Embodiments of the invention can be implemented into an implantable or external pacemaker as a diagnostic feature. Such a device records electrogram from at least two ventricular locations, preferably in the left ventricle. The conduction delays are measured in a manner as described above and stored in memory on a periodic basis. Data analysis can be done internally (i.e., by the pacemaker controller) or externally by an external programmer communicating with the pacemaker through a telemetry interface, with the results displayed by the programmer. Examples of such displayable results include trended conduction delays between selected regions, conduction delays in the form of means and standard deviations over the last period of data collection, slope of changes in the conduction delays over the last data collection period, warnings of a sudden change in the conduction delay value, prediction of future conduction delay values based upon past history, and notification if the conduction delays decrease or increase to a predetermined limit value. The time scale of the display may be made selectable between different time periods, such as weekly, monthly, or quarterly.
A pacemaker incorporating a particular embodiment of the invention will now be described. As used herein, the term pacemaker should be taken to mean any cardiac rhythm management device for pacing the heart and includes implantable pacemakers, external pacemakers, and implantable cardiac defibrillator/converters having a pacing functionality. A block diagram of a cardiac pacemaker having two ventricular pacing channels is shown in
The pacemaker has atrial sensing/stimulation channels comprising electrode 34, lead 33, sensing amplifier/filter 31, pulse generator 32, and an atrial channel interface 30 which communicates bidirectionally with a port of microprocessor 10. The device also has two ventricular sensing/stimulation channels that include electrodes 24 a-b, leads 23 a-b, sensing amplifiers 21 a-b, pulse generators 22 a-b, and ventricular channel interfaces 20 a-b where “a” designates one ventricular channel and “b” designates the other. For each channel, the same lead and electrode are used for both sensing (i.e., detecting P-waves and R-waves) and stimulation. The ventricular electrodes could be disposed in each of the ventricles for biventricular pacing or in only one ventricle for multi-site pacing of that ventricle. The channel interfaces 20 a-b and 30 include analog-to-digital converters for digitizing sensing signal inputs from the sensing amplifiers and registers which can be written to by the microprocessor in order to output stimulation pulses, change the stimulation pulse amplitude, and adjust the gain and threshold values for the sensing amplifiers. After digitization of the sensed signals by the channel interfaces, the signal samples can be processed in the digital domain by algorithms executed by the microprocessor in order perform further filtering. The detection of R wave and P wave peaks for timing purposes can also be performed digitally. Alternatively, a standard peak detection circuit could be used.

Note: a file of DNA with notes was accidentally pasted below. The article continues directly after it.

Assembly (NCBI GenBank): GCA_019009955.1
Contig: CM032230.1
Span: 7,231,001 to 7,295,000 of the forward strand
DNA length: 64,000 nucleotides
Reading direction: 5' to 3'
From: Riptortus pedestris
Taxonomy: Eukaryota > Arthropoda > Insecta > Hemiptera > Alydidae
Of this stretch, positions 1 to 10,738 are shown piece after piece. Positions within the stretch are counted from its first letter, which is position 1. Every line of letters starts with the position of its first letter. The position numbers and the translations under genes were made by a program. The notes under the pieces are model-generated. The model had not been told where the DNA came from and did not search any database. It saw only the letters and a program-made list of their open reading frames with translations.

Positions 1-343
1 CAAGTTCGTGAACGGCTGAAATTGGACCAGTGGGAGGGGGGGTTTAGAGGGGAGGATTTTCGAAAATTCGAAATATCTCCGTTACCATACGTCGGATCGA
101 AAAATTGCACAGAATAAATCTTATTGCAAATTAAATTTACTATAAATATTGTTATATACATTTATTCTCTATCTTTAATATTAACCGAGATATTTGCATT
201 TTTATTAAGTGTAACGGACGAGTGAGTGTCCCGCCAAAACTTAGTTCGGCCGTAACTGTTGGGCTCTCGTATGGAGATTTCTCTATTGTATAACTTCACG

As noted above, measurement of conduction delays may be recorded and used by a clinician to adjust various pacing parameters. In another embodiment, pacing parameters are adjusted automatically by the microprocessor in accordance with the measured conduction delays. The parameter adjustment algorithm executed by the microprocessor may, for example, lengthen the programmed AV pacing interval by a predetermined amount in response to an increase in the average value (or other function) of a measured conduction delay over a specified time. Other pacing parameters could also be similarly automatically adjusted based upon the measurements.
Although the invention has been described in conjunction with the foregoing specific embodiment, many alternatives, variations, and modifications will be apparent to those of ordinary skill in the art. Such alternatives, variations, and modifications are intended to fall within the scope of the following appended claims.